Spiller Vincenty was taking off. Having connections to artists and collectors in New York and other large markets, J. Johnson raised the bar for galleries in Jacksonville. They regularly brought in famous artists and hosted some of the finest exhibitions this town has ever seen. Wesley Gibbon, who served as associate director for many years, says, “Jennifer was a visionary who built the gallery in the heart of Jacksonville Beach to nurture development in the area and present world-class art that people in the city (and across the Southeast) would not easily have access to otherwise.”
J. Johnson’s soaring ceilings and elaborate lighting system supported extravagant showcases, but their network in the art world and their freedom to choose provocative works are what made J. Johnson really stand out. “J. Johnson Gallery’s focus was mounting thought-provoking exhibitions by established and mid-career artists,” says Gibbon. “As a private institution we had the ability to hang controversial and challenging art (like Robert Mapplethorpe’s X Portfolio of male nudes) and work with the artists we wanted to promote.”
Gibbon recalls her years working at J. Johnson as an exciting time when she had the opportunity to meet artists and gallerists from all over the world. “I will never forget presenting Mexican artist Javier Marín’s stunning figurative sculptures in Venice at an art fair in conjunction with the famous Biennale,” she says. The key characteristic of successful galleries seems to be having relationships with international collectors. Gibbon says, “Though we certainly had strong relationships with local clients who appreciated our aesthetic, and had the space to showcase some fabulous larger works of art, the majority of our sales were to collectors and galleries across the world.” After a long successful run, J. Johnson closed its doors in 2016 simply because Johnson never envisioned it to be such a long-term project. “Jennifer always intended for the gallery to be a temporary venture,” says Gibbon, “and even kept the doors open longer than planned [in order] to continue sharing world-class art with our area. But all good things must come to an end.”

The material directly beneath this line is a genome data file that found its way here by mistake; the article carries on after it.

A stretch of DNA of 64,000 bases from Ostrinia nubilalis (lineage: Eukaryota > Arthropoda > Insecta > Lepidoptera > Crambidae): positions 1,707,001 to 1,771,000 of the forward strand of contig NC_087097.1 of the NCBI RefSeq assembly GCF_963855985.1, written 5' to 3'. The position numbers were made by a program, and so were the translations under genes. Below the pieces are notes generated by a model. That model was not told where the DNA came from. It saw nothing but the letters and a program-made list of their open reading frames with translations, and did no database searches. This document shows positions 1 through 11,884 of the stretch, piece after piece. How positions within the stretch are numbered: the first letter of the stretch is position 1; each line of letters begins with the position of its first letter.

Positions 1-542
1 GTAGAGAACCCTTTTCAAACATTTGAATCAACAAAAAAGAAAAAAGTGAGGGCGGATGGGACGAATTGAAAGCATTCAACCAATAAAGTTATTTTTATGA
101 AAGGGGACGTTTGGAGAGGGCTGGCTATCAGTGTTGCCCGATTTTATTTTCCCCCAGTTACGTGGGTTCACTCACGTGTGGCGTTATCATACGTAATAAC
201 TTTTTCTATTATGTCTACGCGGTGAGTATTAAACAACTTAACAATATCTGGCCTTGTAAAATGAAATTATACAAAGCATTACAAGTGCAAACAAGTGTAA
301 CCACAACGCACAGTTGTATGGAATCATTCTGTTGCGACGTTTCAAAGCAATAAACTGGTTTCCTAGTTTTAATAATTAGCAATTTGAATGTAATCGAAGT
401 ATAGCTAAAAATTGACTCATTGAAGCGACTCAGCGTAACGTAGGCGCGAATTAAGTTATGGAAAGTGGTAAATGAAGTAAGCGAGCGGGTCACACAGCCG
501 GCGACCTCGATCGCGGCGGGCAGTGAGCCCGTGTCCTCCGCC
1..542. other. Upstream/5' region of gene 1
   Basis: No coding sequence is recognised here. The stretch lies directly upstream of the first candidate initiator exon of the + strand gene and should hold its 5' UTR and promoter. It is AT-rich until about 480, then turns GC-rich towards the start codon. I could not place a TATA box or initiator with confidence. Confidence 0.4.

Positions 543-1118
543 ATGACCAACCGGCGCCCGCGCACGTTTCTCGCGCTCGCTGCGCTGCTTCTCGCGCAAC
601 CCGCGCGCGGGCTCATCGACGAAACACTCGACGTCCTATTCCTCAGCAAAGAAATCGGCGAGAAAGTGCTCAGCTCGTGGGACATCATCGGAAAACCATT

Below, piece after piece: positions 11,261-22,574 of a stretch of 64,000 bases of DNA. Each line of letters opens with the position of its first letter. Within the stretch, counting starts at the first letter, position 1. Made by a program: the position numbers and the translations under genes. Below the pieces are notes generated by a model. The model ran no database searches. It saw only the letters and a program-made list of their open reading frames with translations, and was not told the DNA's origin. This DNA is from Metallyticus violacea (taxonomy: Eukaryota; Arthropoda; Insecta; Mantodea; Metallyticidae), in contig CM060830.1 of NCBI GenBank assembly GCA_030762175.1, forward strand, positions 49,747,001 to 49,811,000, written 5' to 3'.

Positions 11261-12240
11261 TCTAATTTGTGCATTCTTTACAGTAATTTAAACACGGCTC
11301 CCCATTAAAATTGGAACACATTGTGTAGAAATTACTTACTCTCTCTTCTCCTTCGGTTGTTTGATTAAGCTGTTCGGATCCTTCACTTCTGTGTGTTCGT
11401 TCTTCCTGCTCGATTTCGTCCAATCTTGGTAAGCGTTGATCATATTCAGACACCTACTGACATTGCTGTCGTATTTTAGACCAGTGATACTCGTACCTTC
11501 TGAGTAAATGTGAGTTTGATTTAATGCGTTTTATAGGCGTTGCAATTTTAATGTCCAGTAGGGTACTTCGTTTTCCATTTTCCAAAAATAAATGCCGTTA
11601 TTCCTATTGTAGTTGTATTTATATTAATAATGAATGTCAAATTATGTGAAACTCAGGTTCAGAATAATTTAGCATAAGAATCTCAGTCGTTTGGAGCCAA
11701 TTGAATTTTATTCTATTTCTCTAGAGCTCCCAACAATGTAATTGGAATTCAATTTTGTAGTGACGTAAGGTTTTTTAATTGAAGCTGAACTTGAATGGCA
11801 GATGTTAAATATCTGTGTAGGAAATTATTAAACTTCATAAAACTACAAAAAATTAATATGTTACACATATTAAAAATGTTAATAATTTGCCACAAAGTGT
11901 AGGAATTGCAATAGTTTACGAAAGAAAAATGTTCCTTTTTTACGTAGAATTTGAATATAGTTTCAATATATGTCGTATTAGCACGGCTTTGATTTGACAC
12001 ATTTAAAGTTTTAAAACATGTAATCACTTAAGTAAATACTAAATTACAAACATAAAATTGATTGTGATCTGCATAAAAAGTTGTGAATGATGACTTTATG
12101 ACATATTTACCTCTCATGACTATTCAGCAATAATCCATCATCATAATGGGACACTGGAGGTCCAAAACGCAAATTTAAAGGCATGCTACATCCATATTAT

Since its closing, other innovative galleries have cropped up and found their place on the Jacksonville scene. Founding Owner Rula Carr opened The Vault in 2016 at the edge of the San Marco shopping district. Currently they are exhibiting the work of world-renowned painter Harry McCormick. Out at the beaches, Gallery 725 regularly exhibits local artists alongside big contemporary names like Peter Max and Romero Britto. Downtown, The Space Gallery operates in temporary/pop-up style, and the Southlight Gallery co-op, now in a new space on the second floor of the Wells Fargo Tower, has been increasingly active, especially during ArtWalk. In 2017, Hope McMath opened the socially-active gallery Yellow House, next to CoRK, and then there’s Florida Mining, Steve Williams’ stunning contemporary space, which he is re-opening this fall.